Chapter 3: Case Study

Alice Munro, Dance of the Happy Shades

Alice Munro (born 1931) is one of Canada’s most accomplished and renowned writers, recognized for popularizing and canonizing the short story. Munro explores themes of womanhood, aging, and everyday life in stories rooted in place and time, and in a distinctive style that has come to be known as Southern Ontario Gothic. Over the course of her career, Munro has won more than twenty literary prizes, the first of which was the Governor General’s Literary Award for Dance of the Happy Shades, her first collection of short stories published by Ryerson Press in 1968.

Alice Munro (née Laidlaw) was born and raised in the town of Wingham in southwestern Ontario. In 1949, she received a two-year scholarship to attend the University of Western Ontario (now Western University), where she studied English literature and journalism. In 1951, when her scholarship ran out, she left university and married fellow student James Munro. At the time, having completed the first two years of an undergraduate degree, Munro was more educated than most women. Later, Alice and James Munro moved to Vancouver; in 1963, they relocated to Victoria, where they established Munro’s Books, the long-thriving bookstore.1

As an undergraduate student, Munro published several stories in Folio, the University of Western Ontario’s creative writing magazine. Ambition led her to submit stories to the New Yorker, but when her early work met with rejection she decided to focus instead on the Canadian market. In the 1950s, she succeeded in publishing stories in journals such as Canadian Forum and Tamarack Review. She later formed a close relationship with the New Yorker, which now claims her as “our Chekhov.”2

Alice Munro, 1968

In his foreword to the first edition of Dance of the Happy Shades, although he described Munro as a “literary artist,”3 novelist Hugh Garner felt compelled to justify the short story as a valid form of literature. In fact, Garner’s foreword paid more attention to literary mentor Robert Weaver than to Munro herself. Weaver had joined the CBC as a program organizer in 1948 and immediately had begun to solicit work by Canadians, which aired regularly on radio programs such as Canadian Short Stories (1946-1954), CBC Wednesday Night (1947-1963), Critically Speaking (1948-1967), and later Anthology (1954-1985) and Stories with John Drainie (1959-1965). In Garner’s view, Weaver transformed the CBC into one of the best markets for “a good short story.”4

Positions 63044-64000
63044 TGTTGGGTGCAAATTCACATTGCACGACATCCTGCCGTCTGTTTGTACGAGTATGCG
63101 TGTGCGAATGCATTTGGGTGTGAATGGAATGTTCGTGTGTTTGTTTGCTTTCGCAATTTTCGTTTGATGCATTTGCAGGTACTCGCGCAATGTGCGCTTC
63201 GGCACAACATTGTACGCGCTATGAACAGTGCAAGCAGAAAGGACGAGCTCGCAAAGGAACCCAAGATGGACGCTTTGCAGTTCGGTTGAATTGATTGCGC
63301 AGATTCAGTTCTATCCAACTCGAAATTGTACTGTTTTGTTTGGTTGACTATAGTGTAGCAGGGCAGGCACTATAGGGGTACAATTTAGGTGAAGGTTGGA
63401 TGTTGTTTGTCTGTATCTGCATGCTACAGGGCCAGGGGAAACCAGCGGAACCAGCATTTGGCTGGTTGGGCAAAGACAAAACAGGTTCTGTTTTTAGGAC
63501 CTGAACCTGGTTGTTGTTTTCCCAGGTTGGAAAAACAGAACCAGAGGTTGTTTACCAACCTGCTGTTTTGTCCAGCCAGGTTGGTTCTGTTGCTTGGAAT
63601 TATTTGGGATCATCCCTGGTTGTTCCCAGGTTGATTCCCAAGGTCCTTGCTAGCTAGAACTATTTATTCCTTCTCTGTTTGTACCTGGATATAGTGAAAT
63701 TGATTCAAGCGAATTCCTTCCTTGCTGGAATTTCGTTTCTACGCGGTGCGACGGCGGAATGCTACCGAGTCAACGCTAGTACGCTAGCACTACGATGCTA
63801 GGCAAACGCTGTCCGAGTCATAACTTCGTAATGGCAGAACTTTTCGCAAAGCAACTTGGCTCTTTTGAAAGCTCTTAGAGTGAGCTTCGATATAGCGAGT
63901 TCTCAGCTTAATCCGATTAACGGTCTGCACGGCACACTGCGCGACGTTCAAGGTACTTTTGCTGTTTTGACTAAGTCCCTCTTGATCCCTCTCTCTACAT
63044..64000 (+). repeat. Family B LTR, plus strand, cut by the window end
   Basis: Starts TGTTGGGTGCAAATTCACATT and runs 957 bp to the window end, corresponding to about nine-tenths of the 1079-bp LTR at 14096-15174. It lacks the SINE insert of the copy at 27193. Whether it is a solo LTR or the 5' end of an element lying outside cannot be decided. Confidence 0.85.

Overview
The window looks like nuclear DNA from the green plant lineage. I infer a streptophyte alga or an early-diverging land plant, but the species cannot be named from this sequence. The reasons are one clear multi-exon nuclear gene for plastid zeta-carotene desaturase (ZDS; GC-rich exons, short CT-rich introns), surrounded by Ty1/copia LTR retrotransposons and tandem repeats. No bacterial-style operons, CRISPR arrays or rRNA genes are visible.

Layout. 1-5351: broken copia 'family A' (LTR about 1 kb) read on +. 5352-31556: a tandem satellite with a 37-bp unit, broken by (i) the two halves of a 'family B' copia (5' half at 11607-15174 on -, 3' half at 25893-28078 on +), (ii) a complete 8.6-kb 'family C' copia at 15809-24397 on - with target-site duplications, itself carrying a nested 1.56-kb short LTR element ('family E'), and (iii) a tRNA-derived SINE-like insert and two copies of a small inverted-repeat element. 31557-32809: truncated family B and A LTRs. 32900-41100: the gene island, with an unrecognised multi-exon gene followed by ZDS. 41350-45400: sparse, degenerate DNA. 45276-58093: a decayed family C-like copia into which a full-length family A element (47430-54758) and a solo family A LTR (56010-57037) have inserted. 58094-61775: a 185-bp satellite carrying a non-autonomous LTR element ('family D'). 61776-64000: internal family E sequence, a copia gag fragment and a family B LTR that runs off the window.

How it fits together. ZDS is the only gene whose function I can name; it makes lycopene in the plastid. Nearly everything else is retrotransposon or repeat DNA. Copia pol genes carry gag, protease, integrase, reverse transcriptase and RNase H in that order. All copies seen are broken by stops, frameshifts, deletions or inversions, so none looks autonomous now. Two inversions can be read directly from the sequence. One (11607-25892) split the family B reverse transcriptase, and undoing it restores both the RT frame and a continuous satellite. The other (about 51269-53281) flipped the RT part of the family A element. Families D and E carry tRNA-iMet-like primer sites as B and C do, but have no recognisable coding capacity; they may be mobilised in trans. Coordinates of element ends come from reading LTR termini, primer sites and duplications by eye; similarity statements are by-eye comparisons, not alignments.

Soon after she left university, Munro began a correspondence with Weaver. She also sent him stories that he broadcast on Anthology and published in the Tamarack Review – Weaver was an editor of the journal. A strong advocate, Weaver entrusted himself with the task of sending Munro’s stories to publisher Jack McClelland of the publishing house McClelland and Stewart. In a letter to Munro dated 24 August 1961, Weaver announced that McClelland was “at least interested in publishing perhaps half a dozen of the stories.”5 In the same letter, Weaver reassured Munro: if all else fails, there was a possibility of issuing a book through the Tamarack Review.6 One of the ironies of Munro’s early literary career is that she benefitted from the assistance of prominent male figures – first Weaver, then Garner – to help promote her writing, which focused on womanhood, marriage, and the complex lives of female protagonists.

On 22 November 1961, soon after he had submitted her work to McClelland and Stewart, Weaver wrote to Munro with good news: “Ryerson Press want to see … five short stories since they are trying to find some work by younger writers.”7 Weaver took it upon himself to send Munro’s “stories to a friend of mine at Ryerson Press.”8 Despite the expression of interest, however, an unexplained and protracted delay ensued, and it was not until 1967 that editor Earle Toppings invited Munro to assemble a collection of stories for book publication.9 Finally, in September 1968, Dance of the Happy Shades was published.

Dance of the Happy Shades, dust jacket

The volume’s simple design belied the explosive significance of its content. The front cover of the dust jacket consisted of an olive green border and line across the centre, which divided the cover into two sections. The upper portion was black, while the lower portion was fuchsia. Over top of the black background, the title appeared in olive green and the subtitle, Stories by Alice Munro, appeared in fuchsia. A blurb by Weaver, which lauded Munro as one of the few “authentic and stubbornly persevering writers who have kept the short story alive” in Canada, appeared on the back cover. The first printing of Dance of the Happy Shades consisted of 2675 copies. By November 1970, 1932 copies had sold for a retail price of $6.95.10